The movies mean romantic complications for Raj, Leonard and Penny, in two very different ways. Raj faces a bout of uncertainty when he spies Emily, his current crush, at the movies with another man, while Penny’s career takes yet another downward turn on the set of her killer gorilla movie.
Penny and co-star Wil Wheaton are giving this low-budget film their all as they enact a scene where Penny’s character, a bisexual go-go dancer, is turning into a gorilla. Wil Wheaton plays the scientist who loves her. An enraptured Leonard watches from the sidelines, but the director isn’t watching at all. He’s playing on his phone. The movie is garbage, he tells Penny when she wants to reshoot the scene, and nobody cares.
Leonard sticks up for Penny, Penny sticks up for Leonard, Wil Wheaton insists that if Penny goes, he goes, and the camera cuts to a shot of all three of them nursing beers in a dimly lit bar.
Unable to enjoy his movie, Raj repairs to Sheldon’s apartment, where Sheldon attempts to console him by making chai tea. Sheldon asks Raj why seeing Emily with another man matters. Wouldn’t Sheldon be upset if he saw Amy out with another man? Silly Raj, the relationship agreement rules that right out.
Back at the bar, Penny bemoans that the only thing worse than being in a movie where they glue monkey hair to her ass is being fired from a movie where they glue monkey hair to her ass. Wheaton does his best to encourage Penny that acting is about the passion they have for their craft, but he’s out at top speed when he gets an audition for Sharknado 2. Ever her biggest fan, Leonard steps in, reminding Penny how good she was playing Anne Frank, and that he got itchy and swollen just watching her performance in a hemorrhoid commercial, but even that doesn’t cheer Penny.
Raj doesn’t understand why he has such a difficult time relating to women, but Sheldon has a clue. Raj doesn't want to be alone. Raj has dated eleven women and thought each of them were his perfect match. Raj gets what Sheldon is saying. Raj needs to work on his fear of being alone.
He doesn't have long to wait; Emily drops by soon after he arrives home, to apologize and make sure the two of them are okay. Her tattoo artist has been asking her out for months and she wanted to get it over with. If she saw Raj with another woman, she would be upset. Raj is happily surprised, thanks her, assuring her he's not seeing anyone else. Neither is Emily. Raj asks Emily about her tattoos, allowing that he has a pierced navel. Emily proposes a bargain; if Raj lets her see his piercing, she'll let him see her tattoos. One is on her shoulder, one not on her shoulder and one really not on her shoulder.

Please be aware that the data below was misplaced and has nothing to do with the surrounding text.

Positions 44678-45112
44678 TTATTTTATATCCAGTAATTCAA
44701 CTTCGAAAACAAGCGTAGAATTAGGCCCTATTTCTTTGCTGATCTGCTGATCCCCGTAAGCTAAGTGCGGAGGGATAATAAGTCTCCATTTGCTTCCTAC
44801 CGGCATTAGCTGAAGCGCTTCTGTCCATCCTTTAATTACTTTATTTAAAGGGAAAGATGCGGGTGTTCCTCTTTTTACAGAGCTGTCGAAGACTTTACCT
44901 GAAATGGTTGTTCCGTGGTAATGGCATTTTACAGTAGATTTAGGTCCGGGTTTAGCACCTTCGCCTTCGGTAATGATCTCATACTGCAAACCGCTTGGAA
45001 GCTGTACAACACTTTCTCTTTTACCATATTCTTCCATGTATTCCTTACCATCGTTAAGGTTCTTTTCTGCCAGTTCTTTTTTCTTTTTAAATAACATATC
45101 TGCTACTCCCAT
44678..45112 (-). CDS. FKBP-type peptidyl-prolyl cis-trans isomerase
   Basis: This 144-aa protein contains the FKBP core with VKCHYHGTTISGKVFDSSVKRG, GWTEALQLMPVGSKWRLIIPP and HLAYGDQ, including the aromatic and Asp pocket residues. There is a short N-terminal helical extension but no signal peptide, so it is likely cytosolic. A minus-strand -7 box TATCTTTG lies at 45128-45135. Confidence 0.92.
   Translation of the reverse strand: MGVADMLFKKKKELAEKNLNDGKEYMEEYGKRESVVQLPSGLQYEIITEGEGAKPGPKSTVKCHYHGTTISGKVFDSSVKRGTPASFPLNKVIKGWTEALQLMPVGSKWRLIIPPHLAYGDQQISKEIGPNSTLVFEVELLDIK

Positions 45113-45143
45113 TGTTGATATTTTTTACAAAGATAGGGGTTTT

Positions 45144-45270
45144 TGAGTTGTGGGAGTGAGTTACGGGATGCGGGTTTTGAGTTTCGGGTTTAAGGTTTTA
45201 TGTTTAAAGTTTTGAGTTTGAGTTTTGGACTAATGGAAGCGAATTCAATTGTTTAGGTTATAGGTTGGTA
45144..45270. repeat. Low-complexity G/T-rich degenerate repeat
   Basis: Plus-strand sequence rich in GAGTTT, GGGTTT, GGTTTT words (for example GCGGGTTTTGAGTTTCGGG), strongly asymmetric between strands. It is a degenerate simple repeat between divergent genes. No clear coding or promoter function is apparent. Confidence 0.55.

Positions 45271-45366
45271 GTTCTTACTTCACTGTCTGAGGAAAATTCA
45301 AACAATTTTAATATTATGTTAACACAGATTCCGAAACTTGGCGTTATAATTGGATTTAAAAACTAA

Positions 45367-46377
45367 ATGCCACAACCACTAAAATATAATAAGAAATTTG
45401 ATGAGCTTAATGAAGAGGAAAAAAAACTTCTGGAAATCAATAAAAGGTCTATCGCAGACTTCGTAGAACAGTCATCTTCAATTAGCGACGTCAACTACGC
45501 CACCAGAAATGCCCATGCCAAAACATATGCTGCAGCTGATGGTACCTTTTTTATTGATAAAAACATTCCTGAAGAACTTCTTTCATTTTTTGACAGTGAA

Arriving at her apartment, Penny flops on her couch. She needs to make smart decisions with her career and her life. She and Leonard should get married. Leonard, however, thinks Penny is asking because he is a smart decision. He’s her bran muffin, boring but good for her. He would rather be a strawberry Pop Tart, something she could get excited about, even if it could give her diabetes. Penny tells him to forget it.
Leonard assures Penny he does want to marry her, but he suspects she only proposed because she got fired from the movie and is feeling sorry for herself. Penny agrees it looks that way, but getting fired from that movie was the best thing that could have happened to her. She's finally realized that she doesn't need to be famous or have some big career to be happy. Perplexed, Leonard asks Penny what she does need.
Penny blurts out, “You, you stupid Pop Tart!”
Leonard's response? “Oh. Well, I guess I'm in.” Are they engaged? They guess so. There’s an awkward moment, and both agree that was one anticlimactic proposal. Leonard, however, knows what might help. Reaching into his wallet, he extracts a diamond ring and extends it to Penny.
He drops to one knee and asks Penny if she will marry him. Penny, of course, answers with a delighted “oh my God, yes,” and Leonard slips the ring on her finger. Granted, it would have been more romantic if she didn’t still have monkey hair on that finger, but they celebrate their new engagement anyway, with an embrace and a heartfelt kiss.
Anna C. Bowling considers writing historical romance the best way to travel through time and make the voices in her head pay rent. She welcomes visitors to her blog, Typing with Wet Nails and to follow her at Twitter.